Mental illness runs in families. A family history of mental illness is the most important known risk factor for the development of mental health problems. Up to 50% of children with a mentally-ill parent will develop a mental disorder in his/her life course, suggesting a transfer of disease risk from affected parent to offspring. Child, adolescent and young adult offspring of parents with a severe mental illness (i.e. schizophrenia, bipolar disorder, depression) offer a unique opportunity to further the research into intergenerational transmission, as in this group the likelihood of mental health problems is increased.

Understanding and predicting intergenerational transmission of risk requires reliable quantitative and qualitative information in parents and their offspring, such as clinical, behavioural, environmental, but also biological factors (eg. parental and offspring structural and functional brain networks or genetic risk scores). The Dutch Bipolar and Schizophrenia offspring study (DBSOS), in Dutch called BRIDGE: BRain Imaging, Development and GEnetics, is an ongoing prospective cohort study, investigating brain development, genetics, cognitive functioning, and environment, to identify factors that contribute to risk and resilience in offspring with at least one parent with schizophrenia and offspring with at least one parent with bipolar disorder, compared to offspring with parents without severe mental illness.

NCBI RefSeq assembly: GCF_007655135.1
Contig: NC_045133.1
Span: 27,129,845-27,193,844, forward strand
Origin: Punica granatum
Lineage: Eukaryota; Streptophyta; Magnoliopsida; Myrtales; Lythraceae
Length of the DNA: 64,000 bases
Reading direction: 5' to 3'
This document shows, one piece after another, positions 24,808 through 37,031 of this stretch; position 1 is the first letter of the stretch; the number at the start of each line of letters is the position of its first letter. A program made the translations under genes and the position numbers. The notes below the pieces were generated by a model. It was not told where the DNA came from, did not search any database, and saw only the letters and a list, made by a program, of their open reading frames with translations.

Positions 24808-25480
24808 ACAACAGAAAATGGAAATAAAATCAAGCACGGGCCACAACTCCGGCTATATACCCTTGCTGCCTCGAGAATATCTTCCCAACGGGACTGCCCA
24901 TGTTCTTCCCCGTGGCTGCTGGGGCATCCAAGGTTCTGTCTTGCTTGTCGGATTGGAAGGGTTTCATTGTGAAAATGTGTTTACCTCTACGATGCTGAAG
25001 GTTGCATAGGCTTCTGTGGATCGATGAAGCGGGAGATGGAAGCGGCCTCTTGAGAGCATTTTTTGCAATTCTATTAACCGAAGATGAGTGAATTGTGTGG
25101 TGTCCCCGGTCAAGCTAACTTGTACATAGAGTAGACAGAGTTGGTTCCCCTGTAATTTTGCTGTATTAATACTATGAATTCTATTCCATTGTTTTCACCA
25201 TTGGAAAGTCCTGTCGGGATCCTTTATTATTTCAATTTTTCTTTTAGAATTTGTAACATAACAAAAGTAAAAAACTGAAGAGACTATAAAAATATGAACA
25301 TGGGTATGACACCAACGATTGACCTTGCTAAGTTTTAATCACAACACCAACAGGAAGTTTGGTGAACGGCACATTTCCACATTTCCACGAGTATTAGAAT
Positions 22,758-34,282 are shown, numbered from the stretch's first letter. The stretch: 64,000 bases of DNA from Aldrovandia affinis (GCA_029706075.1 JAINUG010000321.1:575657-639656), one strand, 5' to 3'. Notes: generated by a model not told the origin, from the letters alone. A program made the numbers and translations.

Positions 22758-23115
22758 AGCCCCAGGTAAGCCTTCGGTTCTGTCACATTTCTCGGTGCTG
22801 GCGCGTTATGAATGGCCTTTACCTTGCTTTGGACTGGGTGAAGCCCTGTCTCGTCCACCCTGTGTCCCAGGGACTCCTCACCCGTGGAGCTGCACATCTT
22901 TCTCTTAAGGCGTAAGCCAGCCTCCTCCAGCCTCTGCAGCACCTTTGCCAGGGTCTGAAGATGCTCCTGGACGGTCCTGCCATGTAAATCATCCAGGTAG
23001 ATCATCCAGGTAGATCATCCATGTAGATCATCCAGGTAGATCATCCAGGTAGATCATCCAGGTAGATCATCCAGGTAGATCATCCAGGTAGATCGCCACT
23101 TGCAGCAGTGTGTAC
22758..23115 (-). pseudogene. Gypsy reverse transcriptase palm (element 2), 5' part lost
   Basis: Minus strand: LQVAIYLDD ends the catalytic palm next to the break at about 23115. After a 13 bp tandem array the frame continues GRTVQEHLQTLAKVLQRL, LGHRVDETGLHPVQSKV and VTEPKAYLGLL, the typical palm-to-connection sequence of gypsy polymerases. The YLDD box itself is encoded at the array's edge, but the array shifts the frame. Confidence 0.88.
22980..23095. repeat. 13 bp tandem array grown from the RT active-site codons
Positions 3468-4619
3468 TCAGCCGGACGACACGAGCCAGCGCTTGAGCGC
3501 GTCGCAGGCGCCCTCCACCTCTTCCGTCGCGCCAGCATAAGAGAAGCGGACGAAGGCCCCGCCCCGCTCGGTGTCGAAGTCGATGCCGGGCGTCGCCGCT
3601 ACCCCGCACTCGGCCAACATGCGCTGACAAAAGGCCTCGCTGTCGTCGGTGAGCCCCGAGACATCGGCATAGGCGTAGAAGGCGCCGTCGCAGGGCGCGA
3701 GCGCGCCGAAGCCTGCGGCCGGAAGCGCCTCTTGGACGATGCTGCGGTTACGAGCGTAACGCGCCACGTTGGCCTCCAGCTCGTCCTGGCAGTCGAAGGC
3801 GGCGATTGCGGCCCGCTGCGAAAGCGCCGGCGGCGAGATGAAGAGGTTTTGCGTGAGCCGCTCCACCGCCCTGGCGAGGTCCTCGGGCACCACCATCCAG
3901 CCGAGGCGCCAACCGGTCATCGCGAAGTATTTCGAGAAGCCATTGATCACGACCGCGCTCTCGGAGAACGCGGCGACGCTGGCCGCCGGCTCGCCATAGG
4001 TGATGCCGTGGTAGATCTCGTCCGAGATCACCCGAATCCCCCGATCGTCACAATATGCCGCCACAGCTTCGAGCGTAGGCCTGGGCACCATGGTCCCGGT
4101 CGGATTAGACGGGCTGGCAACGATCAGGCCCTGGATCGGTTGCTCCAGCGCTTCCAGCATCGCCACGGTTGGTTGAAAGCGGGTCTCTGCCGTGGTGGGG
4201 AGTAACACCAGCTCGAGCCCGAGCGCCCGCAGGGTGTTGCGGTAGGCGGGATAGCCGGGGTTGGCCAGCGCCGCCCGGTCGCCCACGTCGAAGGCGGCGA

BRIDGE is led by Prof. dr. Manon Hillegers and Prof. dr. Neeltje van Haren at the Child and Adolescent Psychiatry/Psychology department at the Erasmus Medical Center in Rotterdam. 

You can contact us via email: